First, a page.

The Conference of the Birds

Also known as:

A seminal text of the Sufi literature. It influenced both thinkers and the writing styles of subsequent generations. As far as Sufi spiritualism is concerned, the content is timeless.

So, what is this book about? In Attar's words:

The Conference of the Birds by Attar

This book is all madness.
Reason is alien to these pages.
Not until the soul breathes in
the fragrance of its own lunacy
can it stop being a stranger to itself.

It is difficult to appreciate the accuracy of this statement without reading the book first.

Sufism is all about love. Unconditional, unfailing, love and submission. This brought the practitioners into broad daylight from a narrow tunnel of organised religion. Since they reject anything that is against love, they reject hatred and welcome even critical thinking to a certain extent.

The genius of Attar is manyfold. This is not a philosophical treaty. Philosophy was unimportant (mocked even) to Attar. What he wanted to convey was the journey of a Sufi (consisting of Fanā and Baqā) and its emotional import. He did it with very accessible parables. Some of them are even borderline heresy, but all of them are beautiful.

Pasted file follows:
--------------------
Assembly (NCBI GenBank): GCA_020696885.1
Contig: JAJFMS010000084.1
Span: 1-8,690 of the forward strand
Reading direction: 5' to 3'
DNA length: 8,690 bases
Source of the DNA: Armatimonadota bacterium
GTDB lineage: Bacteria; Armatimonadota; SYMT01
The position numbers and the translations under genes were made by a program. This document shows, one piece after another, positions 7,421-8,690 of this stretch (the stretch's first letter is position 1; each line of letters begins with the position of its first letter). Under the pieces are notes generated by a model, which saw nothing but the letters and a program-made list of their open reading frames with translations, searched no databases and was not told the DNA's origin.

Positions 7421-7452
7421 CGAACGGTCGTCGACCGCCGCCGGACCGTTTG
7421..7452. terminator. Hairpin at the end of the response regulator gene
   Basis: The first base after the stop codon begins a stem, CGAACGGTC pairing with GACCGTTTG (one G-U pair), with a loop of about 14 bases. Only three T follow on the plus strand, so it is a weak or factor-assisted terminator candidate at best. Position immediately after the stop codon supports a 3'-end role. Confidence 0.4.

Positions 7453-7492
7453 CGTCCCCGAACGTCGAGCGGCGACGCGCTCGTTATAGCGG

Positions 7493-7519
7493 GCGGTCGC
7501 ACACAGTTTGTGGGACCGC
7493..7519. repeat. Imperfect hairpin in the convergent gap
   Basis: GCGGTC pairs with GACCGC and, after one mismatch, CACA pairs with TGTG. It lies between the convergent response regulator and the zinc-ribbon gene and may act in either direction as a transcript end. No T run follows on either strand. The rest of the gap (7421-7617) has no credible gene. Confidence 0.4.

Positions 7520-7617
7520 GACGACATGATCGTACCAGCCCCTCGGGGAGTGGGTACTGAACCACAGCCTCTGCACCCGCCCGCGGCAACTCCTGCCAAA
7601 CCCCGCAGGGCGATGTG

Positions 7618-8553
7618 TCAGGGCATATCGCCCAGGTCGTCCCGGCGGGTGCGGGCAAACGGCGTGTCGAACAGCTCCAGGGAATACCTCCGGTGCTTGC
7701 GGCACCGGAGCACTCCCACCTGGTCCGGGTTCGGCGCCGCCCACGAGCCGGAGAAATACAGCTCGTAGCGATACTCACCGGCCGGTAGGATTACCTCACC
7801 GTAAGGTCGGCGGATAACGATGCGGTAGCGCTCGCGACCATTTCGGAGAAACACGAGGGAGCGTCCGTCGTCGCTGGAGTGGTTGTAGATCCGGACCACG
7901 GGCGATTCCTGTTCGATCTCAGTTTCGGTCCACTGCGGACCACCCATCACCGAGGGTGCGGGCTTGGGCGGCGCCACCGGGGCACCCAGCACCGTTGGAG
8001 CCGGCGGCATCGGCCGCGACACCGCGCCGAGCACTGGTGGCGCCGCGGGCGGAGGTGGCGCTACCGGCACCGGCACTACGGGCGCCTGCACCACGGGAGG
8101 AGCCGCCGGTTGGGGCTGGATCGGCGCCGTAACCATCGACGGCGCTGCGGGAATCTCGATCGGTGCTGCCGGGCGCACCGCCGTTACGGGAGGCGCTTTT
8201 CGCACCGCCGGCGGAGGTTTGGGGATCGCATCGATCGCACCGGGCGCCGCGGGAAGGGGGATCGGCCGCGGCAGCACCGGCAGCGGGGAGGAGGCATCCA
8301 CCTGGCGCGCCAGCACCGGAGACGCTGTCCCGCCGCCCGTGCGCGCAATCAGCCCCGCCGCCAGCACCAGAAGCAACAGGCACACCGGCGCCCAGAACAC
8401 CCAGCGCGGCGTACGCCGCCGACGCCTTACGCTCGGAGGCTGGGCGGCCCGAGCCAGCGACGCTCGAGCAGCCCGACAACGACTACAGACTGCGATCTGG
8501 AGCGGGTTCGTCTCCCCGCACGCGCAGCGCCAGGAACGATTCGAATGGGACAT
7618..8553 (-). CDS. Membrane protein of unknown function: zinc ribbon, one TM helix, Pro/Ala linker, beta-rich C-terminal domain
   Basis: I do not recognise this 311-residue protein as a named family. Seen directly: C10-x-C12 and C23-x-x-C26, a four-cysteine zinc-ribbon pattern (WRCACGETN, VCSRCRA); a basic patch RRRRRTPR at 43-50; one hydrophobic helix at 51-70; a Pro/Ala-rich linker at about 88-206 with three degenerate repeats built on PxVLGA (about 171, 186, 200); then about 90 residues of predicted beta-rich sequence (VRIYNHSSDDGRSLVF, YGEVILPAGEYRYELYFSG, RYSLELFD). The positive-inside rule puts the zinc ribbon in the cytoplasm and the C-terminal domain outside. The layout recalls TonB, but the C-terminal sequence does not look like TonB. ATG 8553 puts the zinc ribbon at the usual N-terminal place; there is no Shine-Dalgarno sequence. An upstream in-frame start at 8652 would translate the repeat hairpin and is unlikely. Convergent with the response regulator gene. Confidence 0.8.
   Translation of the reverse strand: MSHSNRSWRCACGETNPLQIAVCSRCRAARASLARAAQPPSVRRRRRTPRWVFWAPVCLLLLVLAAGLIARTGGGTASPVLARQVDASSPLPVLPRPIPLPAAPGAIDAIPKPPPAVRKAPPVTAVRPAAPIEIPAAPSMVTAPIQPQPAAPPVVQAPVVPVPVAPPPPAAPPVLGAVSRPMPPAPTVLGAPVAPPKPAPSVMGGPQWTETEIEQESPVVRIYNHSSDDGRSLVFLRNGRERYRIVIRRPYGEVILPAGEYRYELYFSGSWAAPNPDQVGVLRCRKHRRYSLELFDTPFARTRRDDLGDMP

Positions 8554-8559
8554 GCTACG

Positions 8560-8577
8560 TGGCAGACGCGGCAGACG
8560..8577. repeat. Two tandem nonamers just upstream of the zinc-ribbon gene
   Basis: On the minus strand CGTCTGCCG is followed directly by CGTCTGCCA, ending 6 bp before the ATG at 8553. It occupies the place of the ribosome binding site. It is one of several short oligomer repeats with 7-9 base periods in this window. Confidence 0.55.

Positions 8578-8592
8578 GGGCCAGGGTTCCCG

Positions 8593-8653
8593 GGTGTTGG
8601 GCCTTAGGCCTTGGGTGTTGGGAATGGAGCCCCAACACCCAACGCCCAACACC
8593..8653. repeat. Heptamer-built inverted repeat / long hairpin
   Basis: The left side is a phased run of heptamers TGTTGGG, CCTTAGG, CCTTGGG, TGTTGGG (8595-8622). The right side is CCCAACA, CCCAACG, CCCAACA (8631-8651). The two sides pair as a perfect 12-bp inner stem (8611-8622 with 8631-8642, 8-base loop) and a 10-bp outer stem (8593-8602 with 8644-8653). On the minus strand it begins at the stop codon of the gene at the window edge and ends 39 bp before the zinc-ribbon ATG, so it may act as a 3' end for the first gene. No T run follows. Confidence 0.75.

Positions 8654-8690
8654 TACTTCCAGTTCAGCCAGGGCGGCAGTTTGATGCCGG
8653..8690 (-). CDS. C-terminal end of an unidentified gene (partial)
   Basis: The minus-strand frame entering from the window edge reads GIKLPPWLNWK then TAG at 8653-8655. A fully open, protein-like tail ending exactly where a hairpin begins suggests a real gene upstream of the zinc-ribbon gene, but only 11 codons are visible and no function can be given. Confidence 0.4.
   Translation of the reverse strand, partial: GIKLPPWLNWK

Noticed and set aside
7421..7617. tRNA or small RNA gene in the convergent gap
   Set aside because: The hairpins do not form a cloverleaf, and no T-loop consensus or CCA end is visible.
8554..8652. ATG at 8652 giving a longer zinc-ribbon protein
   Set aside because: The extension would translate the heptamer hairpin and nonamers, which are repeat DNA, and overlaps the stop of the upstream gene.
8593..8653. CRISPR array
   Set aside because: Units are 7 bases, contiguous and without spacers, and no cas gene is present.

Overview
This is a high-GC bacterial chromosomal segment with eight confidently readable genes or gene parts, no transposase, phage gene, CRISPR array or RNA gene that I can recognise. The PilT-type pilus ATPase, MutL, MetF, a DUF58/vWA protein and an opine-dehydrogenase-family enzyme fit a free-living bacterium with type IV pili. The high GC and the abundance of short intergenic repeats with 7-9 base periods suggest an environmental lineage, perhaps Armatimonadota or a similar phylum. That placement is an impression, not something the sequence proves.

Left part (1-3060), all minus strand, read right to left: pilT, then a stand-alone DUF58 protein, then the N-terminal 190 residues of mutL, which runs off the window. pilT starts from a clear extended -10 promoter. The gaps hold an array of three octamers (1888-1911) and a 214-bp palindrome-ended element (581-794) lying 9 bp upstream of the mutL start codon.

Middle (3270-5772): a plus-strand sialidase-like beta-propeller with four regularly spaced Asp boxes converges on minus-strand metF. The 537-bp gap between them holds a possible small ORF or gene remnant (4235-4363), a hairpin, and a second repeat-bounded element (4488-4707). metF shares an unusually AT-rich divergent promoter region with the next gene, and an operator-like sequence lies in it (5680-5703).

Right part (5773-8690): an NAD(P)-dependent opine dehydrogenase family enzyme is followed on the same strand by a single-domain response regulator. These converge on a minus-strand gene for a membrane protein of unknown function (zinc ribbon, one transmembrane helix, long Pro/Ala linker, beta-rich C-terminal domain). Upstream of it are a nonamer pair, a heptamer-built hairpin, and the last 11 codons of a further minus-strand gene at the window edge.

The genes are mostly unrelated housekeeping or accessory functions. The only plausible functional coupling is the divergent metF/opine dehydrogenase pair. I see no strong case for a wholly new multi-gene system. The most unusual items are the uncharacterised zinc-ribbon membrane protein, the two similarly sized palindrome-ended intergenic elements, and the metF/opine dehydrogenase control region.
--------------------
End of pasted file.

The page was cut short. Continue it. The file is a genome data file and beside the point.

It is amazing how well this book conveys the deeper meanings of Sufism that many weighty discourses cannot do.

Notes and Highlights
About The Conference of the Birds by Attar

“These lofty words are an antidote for anyone sickened by extremism's poison.” Considered by Rumi to be “the master” of Sufi mystic poetry, Attar is best known for this epic poem, a magnificent allegorical tale about the soul’s search for meaning. He recounts the perilous journey of the world’s birds to the faraway peaks of Mount Qaf in search of the mysterious Simorgh, their king. Attar’s beguiling anecdotes and humor intermingle the sublime with the mundane, the spiritual with the worldly, while his poem models the soul’s escape from the mind’s rational embrace. Sholeh Wolpé re-creates for modern readers the beauty and timeless wisdom of the original Persian, in contemporary English verse and poetic prose.